Sometimes in the cold of winter, I would find that, although my arm had found it's way out of the warm blankets, it still was curiously warm with the lightweight soft warmth of a furry vibration resting on it, snuggled up close into the curve of my body. It was a friendly, affectionate, even intimate presence; a "you are not alone in your winter hibernation" presence.
And sometimes a little furry paw would reach out to tap my needles as I knit, or a sleek silky greyness would hop up on the tray between me and my weaving or onto the desk as I worked on the computer. This friendly intruder would remind me, "You have worked long enough, you need some social time. Don't take life so seriously; it's time to play!"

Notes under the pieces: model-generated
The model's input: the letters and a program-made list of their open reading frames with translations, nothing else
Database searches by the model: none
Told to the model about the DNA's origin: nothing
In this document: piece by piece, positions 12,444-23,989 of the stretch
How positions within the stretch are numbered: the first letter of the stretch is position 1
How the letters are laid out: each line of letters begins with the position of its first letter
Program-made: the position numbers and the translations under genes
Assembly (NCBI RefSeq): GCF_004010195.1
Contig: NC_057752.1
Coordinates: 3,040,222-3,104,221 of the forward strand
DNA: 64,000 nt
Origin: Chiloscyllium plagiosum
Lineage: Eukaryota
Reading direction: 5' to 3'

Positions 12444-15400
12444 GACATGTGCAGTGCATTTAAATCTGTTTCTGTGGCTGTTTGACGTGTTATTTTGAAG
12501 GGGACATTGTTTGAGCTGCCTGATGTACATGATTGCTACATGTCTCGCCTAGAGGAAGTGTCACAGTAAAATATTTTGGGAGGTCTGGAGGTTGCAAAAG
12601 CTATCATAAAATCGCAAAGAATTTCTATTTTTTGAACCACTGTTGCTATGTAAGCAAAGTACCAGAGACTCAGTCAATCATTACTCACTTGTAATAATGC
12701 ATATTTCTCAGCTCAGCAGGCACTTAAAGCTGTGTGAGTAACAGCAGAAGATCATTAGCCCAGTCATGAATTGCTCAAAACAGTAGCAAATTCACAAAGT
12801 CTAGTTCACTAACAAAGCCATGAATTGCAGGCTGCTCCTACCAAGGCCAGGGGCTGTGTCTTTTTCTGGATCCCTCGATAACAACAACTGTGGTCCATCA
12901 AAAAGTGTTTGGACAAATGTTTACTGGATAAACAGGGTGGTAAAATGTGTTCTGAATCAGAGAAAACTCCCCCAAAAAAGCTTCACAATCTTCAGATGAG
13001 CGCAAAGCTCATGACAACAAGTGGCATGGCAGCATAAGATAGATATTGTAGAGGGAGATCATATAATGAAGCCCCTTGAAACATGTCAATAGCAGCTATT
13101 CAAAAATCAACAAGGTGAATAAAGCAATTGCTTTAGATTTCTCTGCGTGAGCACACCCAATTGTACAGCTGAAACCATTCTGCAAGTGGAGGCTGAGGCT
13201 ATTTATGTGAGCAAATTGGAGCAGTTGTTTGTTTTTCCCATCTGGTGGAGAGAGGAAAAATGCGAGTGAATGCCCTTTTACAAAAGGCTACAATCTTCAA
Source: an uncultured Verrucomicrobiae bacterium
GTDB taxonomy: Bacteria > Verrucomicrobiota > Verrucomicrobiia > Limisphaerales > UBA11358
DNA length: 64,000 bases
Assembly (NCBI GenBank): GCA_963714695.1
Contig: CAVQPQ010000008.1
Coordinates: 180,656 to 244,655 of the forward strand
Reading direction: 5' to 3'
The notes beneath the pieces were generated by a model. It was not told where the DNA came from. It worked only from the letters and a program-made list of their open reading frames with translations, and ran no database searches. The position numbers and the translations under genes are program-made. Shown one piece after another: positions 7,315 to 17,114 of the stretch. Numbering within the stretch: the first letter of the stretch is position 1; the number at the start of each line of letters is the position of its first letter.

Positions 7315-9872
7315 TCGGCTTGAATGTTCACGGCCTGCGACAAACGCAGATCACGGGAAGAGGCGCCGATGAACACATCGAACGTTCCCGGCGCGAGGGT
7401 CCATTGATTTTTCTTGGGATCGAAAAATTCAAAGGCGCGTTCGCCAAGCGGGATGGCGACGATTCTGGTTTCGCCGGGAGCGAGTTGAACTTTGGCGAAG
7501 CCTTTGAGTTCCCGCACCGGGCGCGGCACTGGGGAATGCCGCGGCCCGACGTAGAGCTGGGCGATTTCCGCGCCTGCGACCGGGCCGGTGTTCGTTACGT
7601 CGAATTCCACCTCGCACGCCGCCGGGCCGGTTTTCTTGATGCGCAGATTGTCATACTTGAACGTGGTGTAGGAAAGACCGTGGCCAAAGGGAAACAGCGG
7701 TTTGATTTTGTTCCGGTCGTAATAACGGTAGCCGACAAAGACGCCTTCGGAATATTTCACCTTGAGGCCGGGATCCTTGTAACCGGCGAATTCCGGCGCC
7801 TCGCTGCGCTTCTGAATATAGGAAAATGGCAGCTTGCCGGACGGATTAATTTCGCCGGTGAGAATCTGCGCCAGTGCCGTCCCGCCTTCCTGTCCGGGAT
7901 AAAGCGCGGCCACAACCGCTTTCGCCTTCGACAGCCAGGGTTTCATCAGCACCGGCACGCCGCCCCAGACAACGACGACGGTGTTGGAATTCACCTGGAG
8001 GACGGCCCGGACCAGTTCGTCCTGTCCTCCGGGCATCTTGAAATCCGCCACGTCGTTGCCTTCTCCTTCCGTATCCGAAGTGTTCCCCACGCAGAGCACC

Many times when I would sink into a cushion in sadness, worry, or despair, I would quickly find a friend on my lap, letting me know that I was not alone.
Possum loved to stare down big dogs, intimidating them easily into a compatible submission. From him I learned that it is not size or species or age (or gender) that makes the difference. It is a courageous spirit that makes one indomitable. He was named Possum from T. S. Eliot's Old Possum's Book of Practical Cats. Our old Possum was a practical cat... though, as with all cats, not really of much use at all, as usefullness goes. But he was a dear sweet part of our family for almost 18 years. He went through all of his nine lives, and perhaps more. We had to let him go today, and there is a hole in our family where he was for such a good long time. I shall miss you, my dear friend.